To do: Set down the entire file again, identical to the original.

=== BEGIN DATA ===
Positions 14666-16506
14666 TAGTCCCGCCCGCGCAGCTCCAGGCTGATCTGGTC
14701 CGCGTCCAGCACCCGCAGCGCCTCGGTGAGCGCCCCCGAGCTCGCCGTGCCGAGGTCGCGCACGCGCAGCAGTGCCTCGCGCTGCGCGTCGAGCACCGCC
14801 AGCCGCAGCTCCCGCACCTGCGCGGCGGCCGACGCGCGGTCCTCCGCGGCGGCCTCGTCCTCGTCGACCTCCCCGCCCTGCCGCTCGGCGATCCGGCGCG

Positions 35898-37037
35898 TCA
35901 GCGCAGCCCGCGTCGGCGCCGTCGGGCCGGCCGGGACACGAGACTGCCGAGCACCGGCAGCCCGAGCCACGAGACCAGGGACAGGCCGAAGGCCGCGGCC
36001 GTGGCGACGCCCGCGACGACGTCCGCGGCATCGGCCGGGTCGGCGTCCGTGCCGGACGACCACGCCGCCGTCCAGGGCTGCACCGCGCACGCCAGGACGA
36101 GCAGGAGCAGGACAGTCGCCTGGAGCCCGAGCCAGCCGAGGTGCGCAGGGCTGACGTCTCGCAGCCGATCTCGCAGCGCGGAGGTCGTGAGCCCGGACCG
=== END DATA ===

Positions 14666-16506
14666 TAGTCCCGCCCGCGCAGCTCCAGGCTGATCTGGTC
14701 CGCGTCCAGCACCCGCAGCGCCTCGGTGAGCGCCCCCGAGCTCGCCGTGCCGAGGTCGCGCACGCGCAGCAGTGCCTCGCGCTGCGCGTCGAGCACCGCC
14801 AGCCGCAGCTCCCGCACCTGCGCGGCGGCCGACGCGCGGTCCTCCGCGGCGGCCTCGTCCTCGTCGACCTCCCCGCCCTGCCGCTCGGCGATCCGGCGCG

Positions 35898-37037
35898 TCA
35901 GCGCAGCCCGCGTCGGCGCCGTCGGGCCGGCCGGGACACGAGACTGCCGAGCACCGGCAGCCCGAGCCACGAGACCAGGGACAGGCCGAAGGCCGCGGCC
36001 GTGGCGACGCCCGCGACGACGTCCGCGGCATCGGCCGGGTCGGCGTCCGTGCCGGACGACCACGCCGCCGTCCAGGGCTGCACCGCGCACGCCAGGACGA
36101 GCAGGAGCAGGACAGTCGCCTGGAGCCCGAGCCAGCCGAGGTGCGCAGGGCTGACGTCTCGCAGCCGATCTCGCAGCGCGGAGGTCGTGAGCCCGGACCG